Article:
Saturday, September 4, 2010


As of this moment, writing this blurb about their new album Mutt, Texas rippers Total Abuse are my favorite hardcore band. I was gushing over their self-titled debut that came out a while back on Deranged after getting totally enamored with their atavistic throwback to circa-1984 thrash, their infatuation with the writings of Peter Sotos, and the stark black and white visuals on their album and 7" sleeves that referenced both the primitive apocalyptic collage art of early American hardcore and the blunt monochrome look of old British industrial cassettes. Seemed like it was custom tailored to my taste in hardcore, a negatory, nihilistic blast of primitivist fury that feels dead serious, driven by murderous desire and staring at the world with an unblinking eye. Not to mention a fiercely noisy edge that felt like I was hearing some as-yet undiscovered psychotic hardcore band from the 80's being blasted out of shredded speakers and malfunctioning PA equipment.
Their last album and the Sex Pig 7" (the title of which is another direct Sotos reference) are still highly recommended to fans of psycho HC and get constant play around here, but their latest Lp Mutt just fucking blew me through the door. On the surface, the album is a direct continuation of the debut. The songs are once again short, brutal blasts of ancient hardcore played with maximum venom and power. The music and everything within it feels as if it's slathered in feedback, as if the band is hurling themselves against a wall of busted, squealing amplifiers. Songs like "Eunuch", "Fluid Exchange", "Buried", and "Caligula" mostly blast out brutal speed attacks somewhere in between Void and Negative Approach, infested with screaming high-end amp howl. Then the band shifts into a staggering dirge that stops the album dead in it's tracks, like when they stumble into the spastic noise and damaged Flipper/Kilslug-esque sludge of "Secret Passage I" and "Pure". There's nothing anthemic in the vocals; the singer delivers his hungry, desperate howl into the storm, his desperation syncing with the band into a wave of droning power. The apex of the album is the complete collapse into noise that comes with "Secret Passage II", a savage wall of guitar squall, squealing agonized feedback, and avalanche drum clatter. The aesthetics of Broken Flag applied to brutal, stripped down American hardcore.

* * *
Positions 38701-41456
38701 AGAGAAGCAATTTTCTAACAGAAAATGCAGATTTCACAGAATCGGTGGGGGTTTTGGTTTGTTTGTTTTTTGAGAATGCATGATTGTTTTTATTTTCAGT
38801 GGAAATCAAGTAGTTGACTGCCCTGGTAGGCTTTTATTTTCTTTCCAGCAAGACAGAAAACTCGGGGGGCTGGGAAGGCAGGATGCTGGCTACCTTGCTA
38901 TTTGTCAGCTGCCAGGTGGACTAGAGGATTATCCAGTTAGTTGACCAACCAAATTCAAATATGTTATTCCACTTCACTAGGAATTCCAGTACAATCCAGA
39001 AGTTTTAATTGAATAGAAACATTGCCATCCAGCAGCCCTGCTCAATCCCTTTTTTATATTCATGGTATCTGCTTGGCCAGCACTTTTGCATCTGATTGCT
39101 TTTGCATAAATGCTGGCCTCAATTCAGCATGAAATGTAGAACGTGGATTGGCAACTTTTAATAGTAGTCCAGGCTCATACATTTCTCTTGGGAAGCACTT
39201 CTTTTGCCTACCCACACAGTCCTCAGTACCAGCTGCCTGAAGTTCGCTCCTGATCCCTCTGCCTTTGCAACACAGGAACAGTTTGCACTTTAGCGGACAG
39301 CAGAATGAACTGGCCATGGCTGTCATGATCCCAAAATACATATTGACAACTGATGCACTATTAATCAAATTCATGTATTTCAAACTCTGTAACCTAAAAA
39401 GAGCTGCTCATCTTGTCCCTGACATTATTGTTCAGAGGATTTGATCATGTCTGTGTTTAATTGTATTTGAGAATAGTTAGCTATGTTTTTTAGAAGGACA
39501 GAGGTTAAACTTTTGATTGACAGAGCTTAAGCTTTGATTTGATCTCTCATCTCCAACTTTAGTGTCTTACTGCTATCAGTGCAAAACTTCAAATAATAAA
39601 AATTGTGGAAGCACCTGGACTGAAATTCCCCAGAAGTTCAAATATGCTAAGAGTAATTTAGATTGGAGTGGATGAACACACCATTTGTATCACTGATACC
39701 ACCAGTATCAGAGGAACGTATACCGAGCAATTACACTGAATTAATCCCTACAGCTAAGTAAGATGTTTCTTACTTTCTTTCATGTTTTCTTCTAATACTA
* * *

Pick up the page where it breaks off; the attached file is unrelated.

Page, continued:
The b&w fanzine style booklet that comes with the Lp features the lyrics, an integral part of Total Abuse's art. The lyrics are obviously influenced by Sotos's writings, the clipped, blunt, brutal lyrics expressing themes of total control, nihilism, loathing, oppression, depravity, violence and desire, directly and without glamour. It's an exploration of hunger that has more in common with Dom Fernow's work in Prurient than anything going on right now in hardcore.
Highest recommendation

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